Did you know Ausoma doesn’t require long-term commitments from our clients? Our only contract is a service agreement stating the scope of work and cost, and an agreement to provide 30 days notice to cancel services. While we strongly recommend a 90 day commitment for new clients because it takes time to achieve results, no client is bound to us by a long-term contract. We take the risk, not the client.
Yet most stay long term.
If people stay when they don’t have to, spend their hard earned money with no contractual obligation forcing them, there must be something else keeping them.
My circle of author friends recently discussed how they were all pruning their email lists to remove the people who never opened them. I wailed loudly that this is an enormous mistake.
Pardon me while I get geeky for a moment.
Newsletter tools that report “opens” do not, in reality, know who opened your email (let alone who read it.) The only method possible right now to measure “opens” is to include a tiny invisible image in the email and hope that the recipient will enable their email program’s ability to include images. In Gmail, for instance, images will not be displayed unless you give permission. Many programs, like Microsoft’s ubiquitous Outlook, have a preview pane, allowing a recipient to read your entire email without ever actually opening it and activating the invisible image trigger that notifies the newsletter tool.
Having trouble with client retention? Go the extra mile!
Too often I find virtual assistants with the mindset of doing tasks assigned for an hourly rate. A Chief Virtual Officer has the mindset of a business owner and understands the importance of client retention. It means going the extra mile for clients – exceeding their expectations.
When you and your client first start, you both sign a contract stating expectations on both sides. That’s very important. But periodically, do something unexpected for your client – exceed their expectations. You’ll find you have happier clients, more client referrals, and a higher client retention rate.
Here are a few ideas for going the extra mile:
Create quotes from their blog, newsletter, or other marketing materials and add to images to post on Pinterest and Facebook.
Do you see something they could improve? Don’t be afraid to speak up. Share your thoughts with your client.
Periodically email or call your client to schedule a 15-minute phone conversation to brainstorm other ideas you could help them with.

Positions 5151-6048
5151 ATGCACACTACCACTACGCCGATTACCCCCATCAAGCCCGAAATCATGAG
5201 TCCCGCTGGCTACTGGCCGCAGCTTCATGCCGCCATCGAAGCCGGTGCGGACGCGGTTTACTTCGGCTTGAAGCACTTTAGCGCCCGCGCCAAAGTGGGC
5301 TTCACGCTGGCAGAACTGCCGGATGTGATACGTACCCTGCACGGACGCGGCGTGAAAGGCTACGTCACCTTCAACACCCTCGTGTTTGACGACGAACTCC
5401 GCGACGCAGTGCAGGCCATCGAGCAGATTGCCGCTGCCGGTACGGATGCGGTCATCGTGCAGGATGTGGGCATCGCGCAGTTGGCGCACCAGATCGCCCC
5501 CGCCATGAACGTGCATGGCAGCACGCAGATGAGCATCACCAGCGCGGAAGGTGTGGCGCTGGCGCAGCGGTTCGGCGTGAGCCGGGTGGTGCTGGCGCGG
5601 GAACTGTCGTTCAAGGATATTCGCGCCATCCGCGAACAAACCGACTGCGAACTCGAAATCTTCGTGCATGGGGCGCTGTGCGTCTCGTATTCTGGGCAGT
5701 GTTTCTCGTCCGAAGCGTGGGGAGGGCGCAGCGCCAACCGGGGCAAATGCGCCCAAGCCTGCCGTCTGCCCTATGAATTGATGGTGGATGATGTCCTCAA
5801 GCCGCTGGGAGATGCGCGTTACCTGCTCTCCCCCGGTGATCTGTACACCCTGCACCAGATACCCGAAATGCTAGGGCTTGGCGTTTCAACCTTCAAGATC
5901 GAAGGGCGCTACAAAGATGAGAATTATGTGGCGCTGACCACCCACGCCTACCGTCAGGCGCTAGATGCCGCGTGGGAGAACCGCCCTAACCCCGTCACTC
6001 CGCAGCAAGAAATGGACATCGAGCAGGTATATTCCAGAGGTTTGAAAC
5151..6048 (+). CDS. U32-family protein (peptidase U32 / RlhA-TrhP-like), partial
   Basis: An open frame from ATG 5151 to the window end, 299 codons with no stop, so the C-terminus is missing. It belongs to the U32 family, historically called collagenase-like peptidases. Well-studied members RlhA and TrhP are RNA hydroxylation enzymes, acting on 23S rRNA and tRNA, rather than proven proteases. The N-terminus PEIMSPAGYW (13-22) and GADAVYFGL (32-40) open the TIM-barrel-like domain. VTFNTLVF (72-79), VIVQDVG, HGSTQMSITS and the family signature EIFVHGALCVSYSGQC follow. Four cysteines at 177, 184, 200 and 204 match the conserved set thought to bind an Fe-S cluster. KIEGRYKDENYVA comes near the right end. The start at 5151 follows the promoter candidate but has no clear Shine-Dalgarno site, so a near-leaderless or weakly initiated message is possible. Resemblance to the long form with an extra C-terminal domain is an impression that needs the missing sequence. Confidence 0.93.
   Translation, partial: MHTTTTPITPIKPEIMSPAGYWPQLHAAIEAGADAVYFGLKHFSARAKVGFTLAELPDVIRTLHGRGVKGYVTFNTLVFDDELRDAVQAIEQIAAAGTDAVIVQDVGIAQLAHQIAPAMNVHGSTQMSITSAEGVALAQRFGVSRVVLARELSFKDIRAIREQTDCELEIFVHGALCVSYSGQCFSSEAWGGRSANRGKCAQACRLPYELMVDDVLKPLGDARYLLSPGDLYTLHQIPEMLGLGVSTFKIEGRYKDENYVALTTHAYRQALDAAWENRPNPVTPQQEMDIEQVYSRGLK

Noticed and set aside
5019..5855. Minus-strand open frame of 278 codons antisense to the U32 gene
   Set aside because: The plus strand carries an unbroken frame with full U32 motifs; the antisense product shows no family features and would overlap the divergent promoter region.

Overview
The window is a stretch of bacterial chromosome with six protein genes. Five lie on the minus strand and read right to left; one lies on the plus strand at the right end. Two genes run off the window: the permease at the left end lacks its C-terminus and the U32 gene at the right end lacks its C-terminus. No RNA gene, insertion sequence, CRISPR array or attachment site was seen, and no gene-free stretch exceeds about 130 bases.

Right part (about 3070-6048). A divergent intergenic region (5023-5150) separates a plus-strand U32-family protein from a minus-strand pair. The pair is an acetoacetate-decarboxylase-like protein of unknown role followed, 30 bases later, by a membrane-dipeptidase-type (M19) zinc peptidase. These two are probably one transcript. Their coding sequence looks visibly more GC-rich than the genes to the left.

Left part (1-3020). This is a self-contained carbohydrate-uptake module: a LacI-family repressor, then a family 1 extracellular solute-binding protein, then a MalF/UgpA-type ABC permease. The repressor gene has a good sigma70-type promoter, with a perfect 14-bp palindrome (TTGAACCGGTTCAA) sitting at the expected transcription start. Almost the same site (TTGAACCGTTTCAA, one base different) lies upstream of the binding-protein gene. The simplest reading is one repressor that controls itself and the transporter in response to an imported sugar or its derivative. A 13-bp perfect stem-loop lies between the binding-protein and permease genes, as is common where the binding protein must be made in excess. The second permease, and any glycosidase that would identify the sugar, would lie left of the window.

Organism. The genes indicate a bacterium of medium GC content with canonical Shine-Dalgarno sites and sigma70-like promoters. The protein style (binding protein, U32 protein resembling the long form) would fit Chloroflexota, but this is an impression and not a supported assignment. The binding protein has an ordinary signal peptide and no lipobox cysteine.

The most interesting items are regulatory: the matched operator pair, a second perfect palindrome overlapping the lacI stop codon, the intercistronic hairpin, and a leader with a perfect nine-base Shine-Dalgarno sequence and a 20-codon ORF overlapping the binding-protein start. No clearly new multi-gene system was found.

Create a new Pinterest board and add content. Perhaps a “Tips” board based on some of their favorite tips they provide to their clients.
Look for a blog post relevant to their industry and send them a link encouraging them to comment on it.
What ideas do you have for going the extra mile? Please share them with everyone here!
Who are the people on your list that receive your newsletter or blog? Do you have hundreds on your list? If so, do you know where they all came from? If you had to write each one of them an individual message, could you include something specific that you know they would want to hear?
We have an extensive network of people around the world that we stay in touch with via blogs, emails, newsletters, forums, etc. Some have opted-in to a newsletter or blog that we don’t personally know. Otherwise, I can tell you something about just about everyone we to whom we send out a mailing.
Joel and I were recently getting ready to send out a mailing about our web design company, Spinhead Web Design. We wanted to announce our new service, Kindle Formatting. It had been a while since we’d sent anything out so we decided to review the list first to make sure that only people who would really be interested received our email.
We started out with over 300 on the list and pruned it to about 120. But I could tell you where every one of those 120 contacts came from – how we met, whether in person or online. We knew these were people that had either done business with us or were fans of ours. These all are people who are our fans. If they don’t need our service, we know they’ll refer someone else who does.
It’s not effective to send eblasts out to those who are either going to ignore you or feel annoyed. But targeting our fans – that’s effective!